Thursdays, 9:30-11:30am, 3 credits

International migration and the ethnic diversity created in its wake are often studied as matters of demography or economics. However, diversity also has enormous implications for the culture and everyday life experiences of people in both sending and receiving societies. In this experimental course, run jointly with the Migration Studies Master’s Program at the University of Liege Belgium, we will examine the debates over ethnic diversity and national identity and compare how diversity is experienced in Europe and the United States.  We will look specifically at popular culture—music, visual art, drama and sports as well as well as everyday interaction in the public spaces and shopping streets of diverse cities on both sides of the Atlantic. We will then turn to the broader questions of cultural identity (is there a “leading culture” in multi-ethnic societies and what does that mean?), language policy and the politics of cultural production and national identity in various societies.

Prof. Jean Halley - jean.halley@csi.cuny.edu
Soc. 81000: Queer and Feminist Methodologies
Thursdays, 2:00-4:00pm, 3 credits

What does it mean to “know” something? And how do we come to know what we know? This course examines feminist and queer critiques of knowledge, disciplinary boundaries and research methods. We focus on how queer and feminist scholars challenge conventional theories of knowledge, propose feminist and queer theories and employ queer and feminist methodologies in their interdisciplinary research. We ask how feminist and queer theory, politics and social movements shape the kind of research questions queer and feminist scholars ask and the types of evidence they use. This course examines three core categories of research methodology – multivariate/quantitative, historical, and interpretative/qualitative. We consider how queer and feminist scholars use these various methodologies – and politicize them (queer them) – to develop their research and make theoretical claims.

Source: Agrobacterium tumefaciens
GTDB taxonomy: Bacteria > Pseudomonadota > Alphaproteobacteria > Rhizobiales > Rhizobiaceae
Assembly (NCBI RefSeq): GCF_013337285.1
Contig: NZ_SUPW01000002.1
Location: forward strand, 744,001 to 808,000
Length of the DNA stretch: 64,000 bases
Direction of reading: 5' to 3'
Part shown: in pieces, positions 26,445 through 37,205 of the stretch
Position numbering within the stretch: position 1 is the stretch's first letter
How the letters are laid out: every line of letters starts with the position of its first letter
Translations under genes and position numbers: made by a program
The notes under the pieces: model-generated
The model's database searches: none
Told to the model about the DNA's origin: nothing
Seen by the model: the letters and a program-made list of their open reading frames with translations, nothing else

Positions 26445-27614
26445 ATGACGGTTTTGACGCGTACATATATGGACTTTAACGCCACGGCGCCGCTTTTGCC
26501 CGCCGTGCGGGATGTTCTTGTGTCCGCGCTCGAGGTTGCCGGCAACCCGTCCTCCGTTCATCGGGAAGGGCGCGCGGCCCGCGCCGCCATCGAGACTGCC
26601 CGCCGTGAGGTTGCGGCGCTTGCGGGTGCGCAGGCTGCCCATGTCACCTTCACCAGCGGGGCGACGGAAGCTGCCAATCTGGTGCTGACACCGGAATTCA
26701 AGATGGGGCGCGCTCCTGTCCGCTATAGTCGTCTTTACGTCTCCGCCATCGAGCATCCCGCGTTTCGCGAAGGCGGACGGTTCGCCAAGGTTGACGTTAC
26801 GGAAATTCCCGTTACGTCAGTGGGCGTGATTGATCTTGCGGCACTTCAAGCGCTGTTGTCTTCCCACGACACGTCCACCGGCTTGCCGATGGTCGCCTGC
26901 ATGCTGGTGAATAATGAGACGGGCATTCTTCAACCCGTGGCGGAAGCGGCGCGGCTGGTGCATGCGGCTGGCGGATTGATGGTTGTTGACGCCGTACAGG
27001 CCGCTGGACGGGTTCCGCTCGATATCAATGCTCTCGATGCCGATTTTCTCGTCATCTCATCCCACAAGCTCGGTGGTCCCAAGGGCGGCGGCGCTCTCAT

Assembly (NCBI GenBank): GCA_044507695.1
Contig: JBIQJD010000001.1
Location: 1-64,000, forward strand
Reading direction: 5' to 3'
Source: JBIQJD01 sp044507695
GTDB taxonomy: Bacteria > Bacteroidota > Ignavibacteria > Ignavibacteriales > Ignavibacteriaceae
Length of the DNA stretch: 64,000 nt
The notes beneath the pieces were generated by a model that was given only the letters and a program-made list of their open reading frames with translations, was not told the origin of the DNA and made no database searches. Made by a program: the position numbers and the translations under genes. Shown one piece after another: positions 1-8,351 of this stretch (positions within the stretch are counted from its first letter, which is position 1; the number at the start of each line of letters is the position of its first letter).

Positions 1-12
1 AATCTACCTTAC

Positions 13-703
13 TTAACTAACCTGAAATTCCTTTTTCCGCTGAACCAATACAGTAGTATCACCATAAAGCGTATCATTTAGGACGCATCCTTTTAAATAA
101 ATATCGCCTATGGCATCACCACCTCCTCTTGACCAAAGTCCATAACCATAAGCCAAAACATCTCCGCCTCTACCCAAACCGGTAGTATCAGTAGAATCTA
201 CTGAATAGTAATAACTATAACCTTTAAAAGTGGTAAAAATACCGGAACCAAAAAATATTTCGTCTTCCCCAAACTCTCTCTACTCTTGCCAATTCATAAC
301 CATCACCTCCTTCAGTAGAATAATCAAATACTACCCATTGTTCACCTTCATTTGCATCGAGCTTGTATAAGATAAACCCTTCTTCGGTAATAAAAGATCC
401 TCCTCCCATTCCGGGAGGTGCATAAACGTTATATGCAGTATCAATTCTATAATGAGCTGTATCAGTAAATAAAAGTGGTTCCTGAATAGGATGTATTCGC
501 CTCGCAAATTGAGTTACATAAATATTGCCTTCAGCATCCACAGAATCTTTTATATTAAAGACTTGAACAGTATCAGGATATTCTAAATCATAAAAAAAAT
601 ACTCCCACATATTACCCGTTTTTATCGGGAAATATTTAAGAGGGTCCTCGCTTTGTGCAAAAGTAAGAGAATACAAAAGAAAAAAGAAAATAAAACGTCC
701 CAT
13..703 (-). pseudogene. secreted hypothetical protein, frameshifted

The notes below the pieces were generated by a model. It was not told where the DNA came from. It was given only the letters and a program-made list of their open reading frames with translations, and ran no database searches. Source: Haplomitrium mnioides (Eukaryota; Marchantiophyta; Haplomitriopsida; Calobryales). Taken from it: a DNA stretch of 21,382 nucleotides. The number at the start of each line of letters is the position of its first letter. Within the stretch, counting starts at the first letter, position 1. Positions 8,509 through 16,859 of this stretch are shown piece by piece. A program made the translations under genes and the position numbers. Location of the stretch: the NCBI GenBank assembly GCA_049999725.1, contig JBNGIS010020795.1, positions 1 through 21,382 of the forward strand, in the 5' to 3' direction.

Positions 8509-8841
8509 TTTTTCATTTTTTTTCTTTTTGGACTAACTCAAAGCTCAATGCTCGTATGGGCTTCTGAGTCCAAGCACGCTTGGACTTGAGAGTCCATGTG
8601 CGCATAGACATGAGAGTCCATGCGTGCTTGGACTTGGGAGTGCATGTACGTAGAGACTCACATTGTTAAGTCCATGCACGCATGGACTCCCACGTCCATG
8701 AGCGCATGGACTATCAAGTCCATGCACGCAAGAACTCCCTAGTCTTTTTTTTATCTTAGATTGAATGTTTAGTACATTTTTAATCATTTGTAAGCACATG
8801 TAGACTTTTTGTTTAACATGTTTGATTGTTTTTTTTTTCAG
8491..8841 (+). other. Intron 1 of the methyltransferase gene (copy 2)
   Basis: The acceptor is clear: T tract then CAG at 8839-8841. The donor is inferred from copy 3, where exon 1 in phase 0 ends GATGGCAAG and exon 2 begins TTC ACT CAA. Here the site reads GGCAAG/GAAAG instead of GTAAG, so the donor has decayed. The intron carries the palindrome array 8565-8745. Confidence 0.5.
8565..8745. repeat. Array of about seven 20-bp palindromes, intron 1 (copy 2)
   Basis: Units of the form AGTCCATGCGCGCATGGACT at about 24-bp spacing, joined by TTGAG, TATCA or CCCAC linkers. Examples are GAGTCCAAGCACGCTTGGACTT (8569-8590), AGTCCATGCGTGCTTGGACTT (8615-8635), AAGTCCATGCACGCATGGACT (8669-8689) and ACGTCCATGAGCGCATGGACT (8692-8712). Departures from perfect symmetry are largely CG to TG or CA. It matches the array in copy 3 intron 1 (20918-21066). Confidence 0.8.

This course provides students with the opportunity to explore the integration of theoretical knowledge with practical research skills. Ideally, by the end of this course, you will have gained a better sense of how the knowledge you have learned in formal instruction can be applied (and modified) through engagement with research to queer and feminist ends. The most important elements of the course will be class participation, a presentation, one short paper and a final research paper.

Prof. Charles Post - cpost@bmcc.cuny.edu
Soc. 70100: The Development of Sociological Theory I: Classical Theory
Thursdays, 6:30-8:30pm, 3 credits

This course will involve a close reading of the central works of classical sociological theory--Smith, Marx, Weber and Durkheim. The course will focus on how these different sociological theorists understood the origins and specificity of the modern world. Among the themes to be discussed will include social class and work, the dynamics of the modern economy and society, and the construction of the modern state. Readings will be substantial.

Past Courses

Prof. Leslie McCall - lmccall@gc.cuny.edu
Soc. 82800: Intersectionality in the Social Sciences
Wednesdays, 4:15-6:15pm, 3 credits
This course will begin with an overview of key original texts by intersectionality scholars in and connected to the social sciences in the United States, such as texts by Patricia Hill Collins, Kimberle Crenshaw, and Evelyn Nakano Glenn. This will be followed by readings of key later texts that introduced and amplified on the concept within different social science disciplines (e.g., Ange-Marie Hancock in political science; Elizabeth Cole in psychology), and also raised questions over the definition and scope of the term (e.g., Jennifer Nash). For the remainder of the course, we will examine intersectional research on a wide range of topics, including intersectional inequalities in political representation, income, education, family, health, and criminal justice. We will also consider different approaches to the topic across the globe, and I will welcome suggestions for readings on other aspects of intersectionality related to students’ areas of interest and expertise.

Prof. John Torpey - jtorpey@gc.cuny.edu
Soc. 85913: Anti-Racism in Comparative-Historical Perspective
Tuesdays, 2:00-4:00pm, 3 credits